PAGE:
Forman-Brunell approaches babysitting as "a cultural battleground where conflicts over girlhood—especially regarding sexual, social, cultural, and economic autonomy and empowerment—are regularly played out" (4). She shows that adults were uncomfortable with "modern" girls from as early as the 1920s, when babysitting was a only new concept. In this period, girls were redefining female adolescence, especially through their part in the burgeoning youth commodity culture by wearing make-up, reading magazines, and going to the movies, amusement parks and ice-cream parlours (often on a "double-date"). Girls' new-found independence and interest in socialising at night made the task of caring for other people's children less desirable. Babysitting therefore held little appeal to many American teens at this time. Child development experts also advised parents to be cautious about babysitters, describing these "flirtatious girls" as posing a threat to helpless children.

Barbie embodying the myth of babysitting as
"easy" labour
The Great Depression, as Forman-Brunell argues, provided financial incentive for girls to become more enthusiastic about sitting, as their own families were no longer able to provide generous allowances and constraints on employment meant that other jobs were not available. More than 750,000 high-school aged girls became "mother's helpers" or babysitters, in part, Forman-Brunell explains, because of significant cultural shifts such as the number of teenagers becoming a larger part of the overall population, the growth in high school attendance (which enabled fads to spread rapidly) and the growth of commodity youth culture.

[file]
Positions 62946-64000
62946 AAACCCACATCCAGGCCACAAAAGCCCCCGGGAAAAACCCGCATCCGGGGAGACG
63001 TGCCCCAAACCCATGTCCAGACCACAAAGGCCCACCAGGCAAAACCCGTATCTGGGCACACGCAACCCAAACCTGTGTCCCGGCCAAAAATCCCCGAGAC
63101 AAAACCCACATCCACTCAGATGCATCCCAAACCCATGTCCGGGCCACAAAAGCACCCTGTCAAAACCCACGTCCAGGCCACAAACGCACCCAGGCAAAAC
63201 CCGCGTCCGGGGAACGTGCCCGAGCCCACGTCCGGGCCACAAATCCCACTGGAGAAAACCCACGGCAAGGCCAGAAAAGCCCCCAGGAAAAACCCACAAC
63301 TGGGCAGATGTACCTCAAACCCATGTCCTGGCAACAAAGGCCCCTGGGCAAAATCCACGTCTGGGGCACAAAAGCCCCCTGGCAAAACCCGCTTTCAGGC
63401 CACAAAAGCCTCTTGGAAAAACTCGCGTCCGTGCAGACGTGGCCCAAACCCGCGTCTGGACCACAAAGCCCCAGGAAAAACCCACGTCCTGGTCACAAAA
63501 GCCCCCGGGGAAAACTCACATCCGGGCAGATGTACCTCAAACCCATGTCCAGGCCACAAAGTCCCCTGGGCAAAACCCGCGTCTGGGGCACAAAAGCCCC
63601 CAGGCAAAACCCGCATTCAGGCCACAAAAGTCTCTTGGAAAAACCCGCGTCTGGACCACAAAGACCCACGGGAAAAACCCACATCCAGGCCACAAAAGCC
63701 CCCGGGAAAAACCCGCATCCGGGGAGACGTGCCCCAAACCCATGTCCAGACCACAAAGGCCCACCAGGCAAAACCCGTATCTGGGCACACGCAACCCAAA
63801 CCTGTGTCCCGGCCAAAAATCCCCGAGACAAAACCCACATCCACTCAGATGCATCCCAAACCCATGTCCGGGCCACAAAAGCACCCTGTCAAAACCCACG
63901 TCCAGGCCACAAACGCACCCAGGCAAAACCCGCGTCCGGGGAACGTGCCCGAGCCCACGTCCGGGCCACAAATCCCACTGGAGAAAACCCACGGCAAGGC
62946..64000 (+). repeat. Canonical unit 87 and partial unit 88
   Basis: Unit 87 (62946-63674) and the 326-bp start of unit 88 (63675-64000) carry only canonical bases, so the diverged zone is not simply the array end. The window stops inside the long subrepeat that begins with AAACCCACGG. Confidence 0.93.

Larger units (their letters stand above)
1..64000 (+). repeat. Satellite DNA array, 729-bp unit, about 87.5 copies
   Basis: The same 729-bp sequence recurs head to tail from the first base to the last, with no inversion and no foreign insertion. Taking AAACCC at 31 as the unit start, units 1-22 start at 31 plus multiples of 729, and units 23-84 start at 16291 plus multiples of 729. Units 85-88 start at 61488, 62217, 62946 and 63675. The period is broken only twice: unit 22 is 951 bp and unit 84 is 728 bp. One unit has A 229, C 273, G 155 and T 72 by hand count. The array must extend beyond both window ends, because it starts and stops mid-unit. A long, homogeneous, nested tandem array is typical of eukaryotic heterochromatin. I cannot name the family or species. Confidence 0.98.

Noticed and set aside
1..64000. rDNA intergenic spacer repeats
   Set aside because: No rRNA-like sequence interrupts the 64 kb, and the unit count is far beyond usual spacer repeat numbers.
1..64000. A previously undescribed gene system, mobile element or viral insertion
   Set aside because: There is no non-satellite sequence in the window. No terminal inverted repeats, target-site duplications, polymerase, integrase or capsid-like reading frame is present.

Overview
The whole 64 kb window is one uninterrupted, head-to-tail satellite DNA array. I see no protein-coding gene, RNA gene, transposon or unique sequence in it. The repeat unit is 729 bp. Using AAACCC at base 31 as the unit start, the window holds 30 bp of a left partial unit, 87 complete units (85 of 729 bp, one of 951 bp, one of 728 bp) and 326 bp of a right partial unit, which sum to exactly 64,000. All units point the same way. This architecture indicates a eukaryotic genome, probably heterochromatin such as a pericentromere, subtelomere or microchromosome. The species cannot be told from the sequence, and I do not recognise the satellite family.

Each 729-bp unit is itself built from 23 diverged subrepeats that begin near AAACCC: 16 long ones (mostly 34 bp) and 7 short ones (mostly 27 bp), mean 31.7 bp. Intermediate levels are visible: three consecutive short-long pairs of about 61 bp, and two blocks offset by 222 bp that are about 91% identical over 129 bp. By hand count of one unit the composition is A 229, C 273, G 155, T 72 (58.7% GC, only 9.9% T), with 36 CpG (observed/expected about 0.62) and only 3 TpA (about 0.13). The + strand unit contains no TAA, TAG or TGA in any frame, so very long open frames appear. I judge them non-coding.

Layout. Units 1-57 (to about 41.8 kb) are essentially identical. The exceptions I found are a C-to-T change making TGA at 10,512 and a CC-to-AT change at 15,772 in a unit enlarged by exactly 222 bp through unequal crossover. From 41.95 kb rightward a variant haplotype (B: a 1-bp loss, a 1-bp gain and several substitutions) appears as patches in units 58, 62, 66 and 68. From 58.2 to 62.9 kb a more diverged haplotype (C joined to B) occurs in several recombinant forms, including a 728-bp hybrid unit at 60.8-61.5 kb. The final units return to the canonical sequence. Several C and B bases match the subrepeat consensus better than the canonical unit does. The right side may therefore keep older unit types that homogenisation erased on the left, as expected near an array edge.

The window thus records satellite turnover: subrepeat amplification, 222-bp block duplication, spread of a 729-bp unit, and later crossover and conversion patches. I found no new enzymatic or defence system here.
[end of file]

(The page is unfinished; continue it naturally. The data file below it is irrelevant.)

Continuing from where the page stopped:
Adults nevertheless remained suspicious of girl babysitters, at first over their contested use of the home telephone, and later over crimes such as raiding food from the refrigerator. There were also numerous urban myths of wild parties, drug use and child neglect. Forman-Brunell punctuates her history with the various ways in which this suspicion has been made manifest through fears about "bobby-soxers" in the '40s, who were scandalised for "pursuing their social and sexual pleasures" (42) and sexually unstable girls who might spread communicable diseases, as well as fictional representations of crazy, murderous vixens out to destroy happy marriages. The "disorderly babysitter" becomes a prominent figure in the 1960s when American culture "simultaneously stimulated girlhood rebellion but also stifled it" (121). While from the 1970s, the babysitter is heavily eroticised in slasher movies, including Halloween, and pornographic novels.